Exactly in a week from now, the world will put on its rose-tinted glasses, adorn red apparel and feast on Valentine day dinners. A day that is said to celebrate love, February brings a host of offers to lure love-struck couples. But this time, cupid has other plans and its target seems to be the solo traveller. Adventure travel expert Explore commissioned a survey into solo travel, which revealed that many people planning to take a trip of a lifetime are being held back by reluctant partners.
The report said 42% of us have experienced challenges with our partners when choosing where and how to holiday. Many admitted to being held back from taking the trip of a lifetime by a reluctant partner. But more than half (59%) of those refuse to let that stop them, and would consider travelling alone or have already taken a solo holiday.
UK’s Saga that caters to traveller above 50, revealed that today’s modern solo traveller is no longer defined by their relationship status but instead by the passion for travel and experiences. According to their research of more than 12,000 over 50s people are now choosing to travel alone, leaving their loved ones behind in pursuit of their passions and do what they want, when they want. Even result from ABTA’s study showed that there has been a 150% rise in solo travel by British holidaymakers in the past seven years.
Solo tripping in..
A popular trend with young backpackers, travelling solo is not a new concept. But it seems to be gaining foothold amongst new demographics. With various types of experiences to chase these days, one is not compelled to stick to a fixed itinerary. The top experiences solo travellers would most like to tick off their bucket list includes getting up close with wildlife on the Galapagos Islands (20%), spotting penguins on an Antarctic cruise (19%) and seeing the Big Five on safari in Africa (18%) according to the Explore survey.
The one group it really seems to be appeasing is women. At Explore, 60% of the travellers on its small group trips travelling solo are women. The most popular trips for solo travellers are walking and trekking holidays, while the most popular destinations are Italy, India, Spain and Morocco. Explore also reported an increase in solo travellers choosing off-the-beaten-track destinations such as Georgia and unusual experiences like travelling into the Chernobyl Exclusion Zone.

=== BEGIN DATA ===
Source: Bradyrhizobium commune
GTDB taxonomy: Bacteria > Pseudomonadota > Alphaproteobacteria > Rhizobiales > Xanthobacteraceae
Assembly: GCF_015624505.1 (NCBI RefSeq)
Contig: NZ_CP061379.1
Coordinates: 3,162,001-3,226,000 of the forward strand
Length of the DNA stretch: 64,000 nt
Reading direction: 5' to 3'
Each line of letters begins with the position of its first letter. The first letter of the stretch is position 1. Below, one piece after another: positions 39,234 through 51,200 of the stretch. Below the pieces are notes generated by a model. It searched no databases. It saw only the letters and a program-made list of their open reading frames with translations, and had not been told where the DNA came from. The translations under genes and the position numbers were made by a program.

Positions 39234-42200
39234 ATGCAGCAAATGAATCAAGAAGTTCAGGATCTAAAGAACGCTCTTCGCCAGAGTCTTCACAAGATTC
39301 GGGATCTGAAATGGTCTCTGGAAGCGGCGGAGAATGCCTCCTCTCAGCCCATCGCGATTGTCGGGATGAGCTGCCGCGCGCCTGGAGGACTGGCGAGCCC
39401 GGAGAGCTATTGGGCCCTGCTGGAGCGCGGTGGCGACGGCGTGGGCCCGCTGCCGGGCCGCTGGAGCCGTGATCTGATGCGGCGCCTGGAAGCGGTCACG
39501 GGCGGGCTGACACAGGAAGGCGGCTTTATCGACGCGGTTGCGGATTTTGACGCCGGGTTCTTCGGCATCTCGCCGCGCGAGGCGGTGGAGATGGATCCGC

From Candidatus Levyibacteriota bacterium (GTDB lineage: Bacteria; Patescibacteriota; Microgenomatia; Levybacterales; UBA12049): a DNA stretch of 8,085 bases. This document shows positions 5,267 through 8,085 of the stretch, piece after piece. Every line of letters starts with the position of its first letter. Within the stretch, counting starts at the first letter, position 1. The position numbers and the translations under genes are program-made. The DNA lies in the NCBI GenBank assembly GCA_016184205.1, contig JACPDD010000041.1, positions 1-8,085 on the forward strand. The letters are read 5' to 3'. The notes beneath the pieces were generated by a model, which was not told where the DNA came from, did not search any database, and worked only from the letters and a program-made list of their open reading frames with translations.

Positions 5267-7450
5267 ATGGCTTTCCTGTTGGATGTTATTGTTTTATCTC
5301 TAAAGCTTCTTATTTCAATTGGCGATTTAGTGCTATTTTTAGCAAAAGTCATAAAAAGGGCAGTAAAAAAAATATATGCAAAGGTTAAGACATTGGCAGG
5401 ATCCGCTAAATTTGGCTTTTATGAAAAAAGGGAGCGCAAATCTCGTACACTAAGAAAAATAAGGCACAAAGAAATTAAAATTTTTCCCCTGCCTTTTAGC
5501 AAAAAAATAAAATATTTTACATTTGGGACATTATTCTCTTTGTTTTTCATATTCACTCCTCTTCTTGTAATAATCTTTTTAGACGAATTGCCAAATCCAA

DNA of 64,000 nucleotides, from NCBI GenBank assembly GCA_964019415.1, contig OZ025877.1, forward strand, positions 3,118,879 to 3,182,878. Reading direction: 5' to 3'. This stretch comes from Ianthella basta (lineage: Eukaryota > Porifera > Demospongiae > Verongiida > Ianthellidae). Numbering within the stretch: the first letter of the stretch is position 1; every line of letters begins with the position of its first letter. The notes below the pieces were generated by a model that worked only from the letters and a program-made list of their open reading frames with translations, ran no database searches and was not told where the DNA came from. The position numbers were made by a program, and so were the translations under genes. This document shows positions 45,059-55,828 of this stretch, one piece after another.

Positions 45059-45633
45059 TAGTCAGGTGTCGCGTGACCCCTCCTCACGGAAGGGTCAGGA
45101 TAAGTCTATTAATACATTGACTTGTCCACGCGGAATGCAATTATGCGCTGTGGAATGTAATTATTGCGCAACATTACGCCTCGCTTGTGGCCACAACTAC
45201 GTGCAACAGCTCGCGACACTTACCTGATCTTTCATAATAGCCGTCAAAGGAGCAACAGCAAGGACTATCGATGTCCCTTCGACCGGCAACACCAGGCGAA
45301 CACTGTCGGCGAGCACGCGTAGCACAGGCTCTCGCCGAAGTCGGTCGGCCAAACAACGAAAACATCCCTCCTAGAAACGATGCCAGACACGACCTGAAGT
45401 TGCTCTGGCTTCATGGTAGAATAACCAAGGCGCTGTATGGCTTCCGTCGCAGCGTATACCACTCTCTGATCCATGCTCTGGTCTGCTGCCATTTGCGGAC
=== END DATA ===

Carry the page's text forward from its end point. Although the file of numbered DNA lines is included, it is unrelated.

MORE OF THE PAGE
The Saga study said Spain (33%) Italy (32%) and France (27%) are the preferred overseas destinations for solo holidays.
Love thy freedom
“For travellers who desire privacy and freedom to explore locales at their own pace”
Whilst for some this is driven by a change in their circumstances it is perhaps also because solo travel allows people to have quality alone time to discover more about themselves as individuals whilst allowing them to immerse themselves in their chosen destination.
Rakshit Arora, managing director, FCM Travel Solutions, India, said: “While travelling in large groups continues to remain a prominent trend amongst Indian travellers, 2018 also dedicated a fraction of itself to the young Solo Travellers. Solo tours are the best outlet for travellers who desire privacy and freedom to explore locales at their own pace. Cities that are rich in history and culture such as Berlin, Rome, Florence, Krakow etc. are the best spots for some soul-searching. With the growing demand of unconventional accommodation options such as Airbnb, hostels, etc., solo Travel will continue to soar in 2019 too.”
People do not appear to consider factors such as local amenities (3%), local representatives (3%) or exchange rates (1%) when considering booking a solo holiday, but instead opt to seek more experiential travel, considering location (42%), places of interest (32%) and cultural experiences (14%) at the top of their list. 60% of people like the ability to get under the skin of the destination during a solo holiday.
The use of smartphones and travel apps have made travelling the world alone less intimidating and have potentially encouraged solo travel. Price (46%) was found to be the most important factor when considering solo travel plans, with a third of people saying they felt disadvantaged by choosing to travel alone.